April 8, 2024


Friendly Interior

Updating an '80s Kitchen, Part 2

Updating an ’80s Kitchen, Part 2

Home owners Lloyd and Aimee Meyers and their two children, Caroline and Landon, like their home, but they’re not so fond of their ’80s kitchen area.

So, we’re assisting this household with an inexpensive renovation — at just $1,200 in components — that will depart a huge influence!

We’re bringing this ’80s-fashion kitchen into the 21st century with a specific two-part episode. This article covers section two of the task. (Skipped portion just one? Catch up listed here!)

Homeowner Lloyd Meyers touching up the stain to his kitchen cabinets.
Never want to paint your cupboards? Touch up the stain and re-seal them for a like-new appear!

Touching Up the Cabinets

Lloyd and Aimee’s cupboards, in general, are in great condition. Nevertheless, they have a couple of unattractive scratches.

The home owners really do not want to paint these cupboards for the reason that they appreciate the prosperous wooden grain. Alternatively, we’re touching up the stain and providing them a contemporary coat of polyurethane.

In part 1 of this venture, we cleaned and prepped the cupboards. In this episode, Chelsea shows Lloyd how to appropriately apply stain, ready a number of minutes for it to sink into the wood, before taking away it.

Refinished and newly installed kitchen cabinets
Refinishing the cupboards and setting up new pulls make them search shiny and new.

Soon after the polyurethane has dried, we spot the cabinet doors again on the boxes and set up new elegant pulls.

It is these types of a straightforward change — adding new hardware — but 1 issue is specified: these cupboards no lengthier scream 1980s!

Greatest of all, Aimee enjoys how the refinished cabinets and new hardware completely rework her kitchen.

Kitchen backsplash before
Sticking SimpleMat, from Custom made Constructing Items, on to the partitions and then sticking subway tiles on the ground breaking mat is a lot a lot easier than the regular way to set up a backsplash.

Replacing the Backsplash

Lloyd and Aimee’s kitchen area had just two compact backsplashes in the form of dated ceramic tile driving the sink and oven.

We’re changing people with classy subway tiles — and this new, sweeping backsplash will go over each and every wall in the workspace. The end result will be a steady glimpse that leaves a dramatic impact.

We ran into just 1 stumbling block ahead of commencing function on the new backsplash. We eliminated the old backsplash and realized it eliminated parts of the wall.

Things do not always go as planned in the course of property advancements, but in this situation, we just changed the drywall. Straightforward adequate!

SimpleMat backsplash in the Meyers kitchen.
This new subway tile backsplash is sleek, fashionable, and ties the entire kitchen together.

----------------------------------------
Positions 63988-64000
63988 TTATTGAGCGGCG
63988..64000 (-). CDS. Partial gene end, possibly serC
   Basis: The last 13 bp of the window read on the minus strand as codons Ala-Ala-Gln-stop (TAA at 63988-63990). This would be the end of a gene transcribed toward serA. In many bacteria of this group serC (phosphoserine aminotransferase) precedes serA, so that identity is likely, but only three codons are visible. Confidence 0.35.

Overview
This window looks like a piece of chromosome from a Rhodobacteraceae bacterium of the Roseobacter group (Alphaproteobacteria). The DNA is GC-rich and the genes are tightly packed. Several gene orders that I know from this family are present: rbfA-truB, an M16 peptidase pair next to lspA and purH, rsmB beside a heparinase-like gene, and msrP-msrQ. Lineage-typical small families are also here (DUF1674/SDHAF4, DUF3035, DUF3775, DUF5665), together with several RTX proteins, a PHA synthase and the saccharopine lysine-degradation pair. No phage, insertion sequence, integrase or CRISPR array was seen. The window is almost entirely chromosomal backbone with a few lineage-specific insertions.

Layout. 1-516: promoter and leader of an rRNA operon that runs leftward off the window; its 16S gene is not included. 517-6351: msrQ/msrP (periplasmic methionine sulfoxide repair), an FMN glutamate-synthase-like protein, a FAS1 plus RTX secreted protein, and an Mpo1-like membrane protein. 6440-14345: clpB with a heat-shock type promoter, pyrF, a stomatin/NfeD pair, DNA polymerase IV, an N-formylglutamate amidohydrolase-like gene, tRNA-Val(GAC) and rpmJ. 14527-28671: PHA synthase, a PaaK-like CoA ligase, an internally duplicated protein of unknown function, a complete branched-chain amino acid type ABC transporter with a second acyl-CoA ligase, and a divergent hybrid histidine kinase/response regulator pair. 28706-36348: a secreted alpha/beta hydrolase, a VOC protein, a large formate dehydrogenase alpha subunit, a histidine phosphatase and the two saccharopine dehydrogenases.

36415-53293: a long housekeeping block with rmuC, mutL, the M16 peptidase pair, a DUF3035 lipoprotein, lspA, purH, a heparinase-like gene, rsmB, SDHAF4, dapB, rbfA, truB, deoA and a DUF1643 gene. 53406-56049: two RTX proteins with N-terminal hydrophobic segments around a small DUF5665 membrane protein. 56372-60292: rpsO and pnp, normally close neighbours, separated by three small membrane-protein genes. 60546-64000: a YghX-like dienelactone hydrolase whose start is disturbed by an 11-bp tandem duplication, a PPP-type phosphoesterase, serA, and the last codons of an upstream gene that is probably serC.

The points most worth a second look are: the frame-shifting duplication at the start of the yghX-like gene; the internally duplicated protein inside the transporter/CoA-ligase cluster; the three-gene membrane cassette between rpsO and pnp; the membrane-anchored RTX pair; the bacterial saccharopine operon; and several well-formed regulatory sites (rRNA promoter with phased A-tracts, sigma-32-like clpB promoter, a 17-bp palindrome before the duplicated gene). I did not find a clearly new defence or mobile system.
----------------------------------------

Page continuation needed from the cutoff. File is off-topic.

For the backsplash set up, we use SimpleMat from Custom made Developing Products and solutions. It is fundamentally a double-sided sticker. Initial, you apply SimpleMat to the wall. Then, eliminate the adhesive entrance and apply tiles to the SimpleMat. Following that, grout the tiles and get rid of the excess.

You can discover far more about the approach in our how-to video clip.

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Kitchen countertops in the Meyers home.
This plastic laminate countertop is in excellent condition, but it doesn’t match the homeowners’ recent type. So we’re coating it with dark paint combined with serious stones.

Refinishing the Countertops

This kitchen’s countertops are in great shape, but the plastic laminate no for a longer time wows Lloyd and Aimee. And these countertops won’t appear good future to the shiny white backsplash we have mounted.

Just one simple decor trick is to update two adjacent surfaces with contrasting shades. The subway tiles are white, so these counter tops will be black.

You can paint laminate counter tops, but we’re going to do one thing excess specific, resurfacing them with Daich Coatings’ SpreadStone Countertop Refinishing Kit.

This product, observed in Volcanic Black, mainly mixes dark paint with real stones for a stunning countertop makeover, and the software couldn’t be easier.

First, we sand the counter tops to clean out the laminate and eliminate any grime. Then we clear the countertop so primer will bond to it.

Kitchen countertop after a new stone coating.
The countertops’ new dark coating contrasts nicely with the white backsplash.

At the time the primer is dry, we apply the stone coating, as directed, and allow it dry. Afterward, we sand it so the stone shines as a result of, giving the countertop a magnificent granite appear.

Last but not least, we finish it off with sealer.

Danny Lipford and Chelsea Lipford Wolf with homeowner's Lloyd and Amy Meyers
“Today’s Homeowner” hosts Danny Lipford and Chelsea Lipford Wolf, pictured with Lloyd and Aimee Meyers.

Generation Ideas

When we initially saw the Meyers’ kitchen area, it was stuck in the ’80s and in dire have to have of a fashionable makeover.

By painting more than mustard-colored walls, replacing outdated mild fixtures and installing a new backsplash, this kitchen is now in the 21st century!

The new wall colour is lighter and brighter. The cabinets seem new, with a fresh new coat of polyurethane and classy pulls. And the white subway tile backsplash contrasts beautifully with the dark countertops and light fixtures.

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Further Studying